Washington State Department of Children, Youth and Families

In 2018, Adam was the subject matter expert and a principal consultant on a team with The Athena Group contracted with the Washington State Department of Children, Youth and Families, or DCYF. His efforts contributed to a statewide examination of resources for youth transitioning from state systems of care, including foster youth, formerly incarcerated youth, and youth involved with behavioral health care.

Supported by a team of data analysts, Adam’s specific tasks focused on gathering systemwide feedback and ideas. Advertising through regional DCYF offices, Adam planned, facilitated and analyzed findings from ten regional gatherings for youth and adults affected by state systems of care. Participants included young people, birth parents, foster parents, systems workers, community based workers, healthcare and mental health professionals and advocates. Facilitated as dynamic, interactive workshops, these gatherings produced more than 5,000 data points for DCYF officials to draw from as they informed policymakers about the issues in the field.

Additionally, Adam also crafted a 20-page summary report incorporating data analysis, process evaluation and policy recommendations. There were also multiple original data studies included that focused on the emergency care available to youth transitioning from state care, as well as additional resources they need to move from state care into successful adulthood.

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Brain Research and Meaningful Student Involvement

There are fascinating intersections between brain research and Meaningful Student Involvement. Luckily, they are becoming clearer with time and more commitment from researchers.

Brain research routinely shows that even the youngest of students have the capacity to participate in critical deconstruction of the learning activities, teaching styles, and curriculum content they’re taught. Research also shows that given increased opportunities to exercise responsibility, children and youth increase their capabilities to exercise their rights.

This effectively shows that its really not a case of whether students are ready to be engaged in fixing schools; instead, its whether adults are actually capable of engaging them in doing so.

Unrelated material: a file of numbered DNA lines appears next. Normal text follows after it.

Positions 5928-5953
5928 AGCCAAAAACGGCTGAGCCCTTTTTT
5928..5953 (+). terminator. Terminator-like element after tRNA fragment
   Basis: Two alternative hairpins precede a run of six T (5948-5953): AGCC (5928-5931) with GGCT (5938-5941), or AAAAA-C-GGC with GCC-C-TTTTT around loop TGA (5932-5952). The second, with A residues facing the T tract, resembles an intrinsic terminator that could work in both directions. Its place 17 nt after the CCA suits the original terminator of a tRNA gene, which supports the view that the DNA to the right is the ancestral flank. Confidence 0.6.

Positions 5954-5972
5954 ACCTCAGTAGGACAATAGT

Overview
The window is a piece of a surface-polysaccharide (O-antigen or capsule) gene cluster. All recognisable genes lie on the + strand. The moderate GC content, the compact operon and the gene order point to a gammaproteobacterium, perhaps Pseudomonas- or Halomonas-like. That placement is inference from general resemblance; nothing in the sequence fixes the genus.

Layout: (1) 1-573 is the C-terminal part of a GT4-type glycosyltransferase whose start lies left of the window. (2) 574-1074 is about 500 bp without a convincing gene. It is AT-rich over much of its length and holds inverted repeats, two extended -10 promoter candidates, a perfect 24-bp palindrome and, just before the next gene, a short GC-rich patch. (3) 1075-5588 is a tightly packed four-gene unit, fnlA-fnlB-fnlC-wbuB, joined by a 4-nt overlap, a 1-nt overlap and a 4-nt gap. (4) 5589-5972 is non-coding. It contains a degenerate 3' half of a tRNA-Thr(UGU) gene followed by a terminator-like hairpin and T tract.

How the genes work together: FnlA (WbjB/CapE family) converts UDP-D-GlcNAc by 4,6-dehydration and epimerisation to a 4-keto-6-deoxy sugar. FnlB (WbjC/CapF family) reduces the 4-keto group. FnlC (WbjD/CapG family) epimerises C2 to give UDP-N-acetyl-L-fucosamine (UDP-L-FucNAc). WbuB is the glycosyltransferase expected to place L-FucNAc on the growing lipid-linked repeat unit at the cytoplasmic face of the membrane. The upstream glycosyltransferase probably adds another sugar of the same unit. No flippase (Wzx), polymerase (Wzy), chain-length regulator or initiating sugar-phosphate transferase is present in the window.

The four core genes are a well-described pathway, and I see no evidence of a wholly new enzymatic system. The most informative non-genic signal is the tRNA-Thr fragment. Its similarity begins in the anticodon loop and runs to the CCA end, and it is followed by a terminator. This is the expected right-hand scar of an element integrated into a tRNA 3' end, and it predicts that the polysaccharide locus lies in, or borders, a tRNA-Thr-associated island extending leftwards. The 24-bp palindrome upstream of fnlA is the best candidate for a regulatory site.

Students of all ages and capabilities are being engaged as partners with adults in improving schools increasingly throughout schools.

Research shows a variety of brain issues are affected positively by Meaningful Student Involvement, including student ownership, student agency, motivation and more. This means that when paired with student/adult partnerships, a variety of strategies can greatly enhance classrooms and schools.

As I continue rebuilding the SoundOut website, I’m going to keep making these findings more explicit and obvious. I hope this will create a compelling, unstoppable narrative that education leaders, politicians and parents cannot deny.

There are many reasons why Meaningful Student Involvement should be at the center of education reform today. Brain research shows yet another.


Related Articles

  • Student Voice Revolution: The Meaningful Student Involvement Handbook by Adam Fletcher
  • 32 Resources on Meaningful Student Involvement
  • SoundOut

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Tips on How to Survey Real People

Recently, I needed to learn some basic things from a group of people at the outset of a weekend-long training. Specifically, I wanted to find out:
  1. How capable they were at self-identifying the problems they faced; 
  2. How able they were at identifying root causes; 
  3. Whether they could determine what practical resources they needed.

To find this out, I printed three questions in circles on a 3×5″ card for respondents:

Sample 3×5″ survey card.
  1. Why are you here? 
  2. What can make you come back? 
  3. What do you need right now?

From those three questions, in addition to finding out what I sought to originally, I found what participants’ material needs were in comparison to their educational needs. I also identified how many participants actually understood why they were there.
I think surveys are an important tool for our toolkit on engaging all kinds of people, at least in a superficial, introductory way. You might decide that you can listen to people by surveying them. Here are some of my tips on surveying real people.
Tip 1) Remember the KISS Principle: Keep ISimple and Straightforward. 
Don’t over-complicate what you’re asking people. Being simple and getting straight to the point will ensure that you get answers that are… simple and straightforward. Don’t ask too many questions either. If you have to do multiple different question topics, make them visually distinct and keep them short. Also, keep the number of questions the same between each topic, like 3+3 or 4+4.

Tip 2) Make it interesting to look at.
The days of handing out lists of questions on clipboards are over. However, you don’t need to design a complicated app just to ask questions either. Keeping questions brief encourages respondents to answer how they’re most comfortable. Instructions given should be super simple, but reinforce the seriousness of the survey.

Tip 3) Avoid linear lines of questioning.
In my experience, many people don’t respond well to A-to-Z thinking, let alone attempts to force them into doing the same. Many surveys do this, either on purpose or by accident. Avoid this by keeping questions short, and removing any bias you might have about getting specific types of answers from respondents.

Tip 4) Ask broad questions about the future.
It can be challenging for people from diverse backgrounds to activate their future-thinking abilities, especially when they come from adverse situations. Because of this and other reasons, asking them specific questions about the future sight-unseen might turn them off to answering any other questions you ask. However, asking broad questions about the future may activate their future imaginations and allow them to trust you more because you believe they have something worth sharing about the future.